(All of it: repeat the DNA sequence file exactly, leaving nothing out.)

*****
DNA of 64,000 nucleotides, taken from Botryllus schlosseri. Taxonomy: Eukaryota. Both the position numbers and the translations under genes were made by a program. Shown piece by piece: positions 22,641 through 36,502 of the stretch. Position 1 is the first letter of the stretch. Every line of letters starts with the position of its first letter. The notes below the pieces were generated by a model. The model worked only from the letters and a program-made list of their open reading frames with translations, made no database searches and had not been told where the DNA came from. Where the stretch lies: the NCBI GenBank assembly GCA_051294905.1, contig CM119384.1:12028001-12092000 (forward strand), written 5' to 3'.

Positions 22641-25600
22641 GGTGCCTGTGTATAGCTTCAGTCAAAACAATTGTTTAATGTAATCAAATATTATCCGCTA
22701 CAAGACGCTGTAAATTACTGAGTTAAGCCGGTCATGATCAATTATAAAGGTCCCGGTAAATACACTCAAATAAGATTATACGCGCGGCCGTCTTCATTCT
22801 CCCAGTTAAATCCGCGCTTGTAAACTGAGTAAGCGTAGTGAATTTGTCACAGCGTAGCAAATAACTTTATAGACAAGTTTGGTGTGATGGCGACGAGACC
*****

DNA of 64,000 nucleotides, taken from Botryllus schlosseri. Taxonomy: Eukaryota. Both the position numbers and the translations under genes were made by a program. Shown piece by piece: positions 22,641 through 36,502 of the stretch. Position 1 is the first letter of the stretch. Every line of letters starts with the position of its first letter. The notes below the pieces were generated by a model. The model worked only from the letters and a program-made list of their open reading frames with translations, made no database searches and had not been told where the DNA came from. Where the stretch lies: the NCBI GenBank assembly GCA_051294905.1, contig CM119384.1:12028001-12092000 (forward strand), written 5' to 3'.

Positions 22641-25600
22641 GGTGCCTGTGTATAGCTTCAGTCAAAACAATTGTTTAATGTAATCAAATATTATCCGCTA
22701 CAAGACGCTGTAAATTACTGAGTTAAGCCGGTCATGATCAATTATAAAGGTCCCGGTAAATACACTCAAATAAGATTATACGCGCGGCCGTCTTCATTCT
22801 CCCAGTTAAATCCGCGCTTGTAAACTGAGTAAGCGTAGTGAATTTGTCACAGCGTAGCAAATAACTTTATAGACAAGTTTGGTGTGATGGCGACGAGACC